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The Defamation Act 2013 and CPR 3.4 and 24: a sting in causation's tail

Coe, P. ORCID: (2014) The Defamation Act 2013 and CPR 3.4 and 24: a sting in causation's tail. Entertainment Law Review, 25 (3). pp. 93-96. ISSN 0959-3799

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The Defamation Act 2013 came into force on January 1, 2014. According to the Libel Reform Campaign, the purpose of the new legislation is to address the "chilling effect" created by pre2013 Act libel law, which imposed "unnecessary and disproportionate restrictions on free speech", and did not "reflect the interests of a modern democratic society". On receiving Royal Assent in April 2013, the Act was subject to much fan-fair from elements of the British media. Indeed, Lord McNally, the Minister responsible for implementing the Act: "emphasised that it should be understood as only part of a wider array of measures oriented towards improving the functioning of the public sphere." During a House of Lords debate in October 2012, McNally suggested that his "intention … has always been to end up with legislation that works". Section 1(1) of the 2013 Act has introduced a new test of actual or likely serious harm. This is qualified further for claimants that trade for profit by s.1(2), in that harm to reputation is not serious unless it has caused, or is likely to cause, serious financial loss. In response to McNally’s statement, this article asks the question: who does the new legislation really work for?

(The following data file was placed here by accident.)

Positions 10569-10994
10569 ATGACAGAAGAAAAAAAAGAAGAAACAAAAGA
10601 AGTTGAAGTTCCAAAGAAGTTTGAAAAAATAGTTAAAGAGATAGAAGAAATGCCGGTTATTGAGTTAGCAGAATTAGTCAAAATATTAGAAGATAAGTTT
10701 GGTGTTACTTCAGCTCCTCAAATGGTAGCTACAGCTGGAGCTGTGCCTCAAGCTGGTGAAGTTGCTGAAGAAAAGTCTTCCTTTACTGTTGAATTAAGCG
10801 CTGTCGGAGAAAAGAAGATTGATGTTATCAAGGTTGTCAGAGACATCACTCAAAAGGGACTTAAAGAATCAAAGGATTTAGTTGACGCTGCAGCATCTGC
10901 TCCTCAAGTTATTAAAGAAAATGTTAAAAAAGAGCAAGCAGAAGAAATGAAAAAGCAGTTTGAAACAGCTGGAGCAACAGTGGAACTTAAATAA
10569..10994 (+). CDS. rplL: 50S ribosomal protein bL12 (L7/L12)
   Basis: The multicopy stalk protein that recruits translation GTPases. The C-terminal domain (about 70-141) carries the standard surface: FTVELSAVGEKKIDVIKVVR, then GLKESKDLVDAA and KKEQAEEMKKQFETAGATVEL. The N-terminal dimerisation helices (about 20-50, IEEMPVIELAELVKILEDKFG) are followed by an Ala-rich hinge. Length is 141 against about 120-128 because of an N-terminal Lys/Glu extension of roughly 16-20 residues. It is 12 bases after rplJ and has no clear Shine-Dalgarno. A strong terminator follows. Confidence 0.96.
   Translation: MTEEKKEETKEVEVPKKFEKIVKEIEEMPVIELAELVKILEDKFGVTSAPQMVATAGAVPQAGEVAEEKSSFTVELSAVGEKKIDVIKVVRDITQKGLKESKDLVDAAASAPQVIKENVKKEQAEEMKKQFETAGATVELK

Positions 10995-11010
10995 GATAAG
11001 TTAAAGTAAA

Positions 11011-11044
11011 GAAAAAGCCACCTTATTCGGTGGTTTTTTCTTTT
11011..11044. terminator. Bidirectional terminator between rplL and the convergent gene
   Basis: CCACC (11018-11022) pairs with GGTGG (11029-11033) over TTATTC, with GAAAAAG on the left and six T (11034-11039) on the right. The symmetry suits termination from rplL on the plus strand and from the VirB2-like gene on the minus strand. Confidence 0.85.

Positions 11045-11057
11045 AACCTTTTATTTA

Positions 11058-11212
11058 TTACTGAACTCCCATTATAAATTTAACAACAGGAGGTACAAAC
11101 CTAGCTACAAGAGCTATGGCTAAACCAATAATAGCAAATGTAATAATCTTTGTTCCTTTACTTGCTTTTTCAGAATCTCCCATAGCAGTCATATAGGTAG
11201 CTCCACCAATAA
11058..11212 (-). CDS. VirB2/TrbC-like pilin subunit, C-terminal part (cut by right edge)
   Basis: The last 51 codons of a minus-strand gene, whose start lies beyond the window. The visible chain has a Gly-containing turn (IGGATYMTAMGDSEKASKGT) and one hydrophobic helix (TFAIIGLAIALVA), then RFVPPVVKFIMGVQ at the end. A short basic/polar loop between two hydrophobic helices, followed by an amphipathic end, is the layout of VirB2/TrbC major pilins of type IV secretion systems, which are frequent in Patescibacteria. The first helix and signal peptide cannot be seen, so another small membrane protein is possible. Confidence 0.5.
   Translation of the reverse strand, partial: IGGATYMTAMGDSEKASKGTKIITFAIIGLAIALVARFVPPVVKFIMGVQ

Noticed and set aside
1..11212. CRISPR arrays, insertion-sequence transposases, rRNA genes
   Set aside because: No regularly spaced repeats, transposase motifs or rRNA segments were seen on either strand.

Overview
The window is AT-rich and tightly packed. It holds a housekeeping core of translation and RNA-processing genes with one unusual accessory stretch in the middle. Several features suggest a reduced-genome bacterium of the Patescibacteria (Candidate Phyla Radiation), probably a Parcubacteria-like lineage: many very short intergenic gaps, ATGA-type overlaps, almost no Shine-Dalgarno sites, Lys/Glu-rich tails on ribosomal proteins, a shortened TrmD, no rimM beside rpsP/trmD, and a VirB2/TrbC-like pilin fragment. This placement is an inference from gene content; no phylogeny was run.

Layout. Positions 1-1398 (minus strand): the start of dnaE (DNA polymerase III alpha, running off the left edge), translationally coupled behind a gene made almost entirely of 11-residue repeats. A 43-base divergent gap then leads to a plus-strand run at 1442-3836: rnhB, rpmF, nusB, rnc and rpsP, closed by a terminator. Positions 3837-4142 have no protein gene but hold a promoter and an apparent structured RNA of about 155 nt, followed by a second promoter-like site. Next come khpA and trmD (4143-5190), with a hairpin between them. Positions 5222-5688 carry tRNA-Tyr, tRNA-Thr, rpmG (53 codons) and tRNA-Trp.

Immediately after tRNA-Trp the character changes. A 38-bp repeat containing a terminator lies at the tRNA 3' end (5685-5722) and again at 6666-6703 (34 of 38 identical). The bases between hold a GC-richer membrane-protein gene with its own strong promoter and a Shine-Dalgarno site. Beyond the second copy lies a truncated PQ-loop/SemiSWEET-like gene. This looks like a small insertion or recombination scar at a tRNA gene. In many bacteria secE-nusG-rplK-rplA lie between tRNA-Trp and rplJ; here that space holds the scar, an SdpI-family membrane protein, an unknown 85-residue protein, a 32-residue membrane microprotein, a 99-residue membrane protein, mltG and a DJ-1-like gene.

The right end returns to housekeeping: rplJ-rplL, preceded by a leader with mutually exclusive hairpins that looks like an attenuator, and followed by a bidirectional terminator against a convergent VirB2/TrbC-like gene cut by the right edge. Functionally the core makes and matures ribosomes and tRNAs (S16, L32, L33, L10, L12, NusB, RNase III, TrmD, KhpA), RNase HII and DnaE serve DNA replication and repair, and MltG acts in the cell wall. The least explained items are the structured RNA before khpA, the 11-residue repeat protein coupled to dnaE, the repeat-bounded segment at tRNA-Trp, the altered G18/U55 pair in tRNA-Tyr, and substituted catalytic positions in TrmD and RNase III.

Item Type:Article
Divisions:Arts, Humanities and Social Science > School of Law
ID Code:98319
Publisher:Sweet & Maxwell

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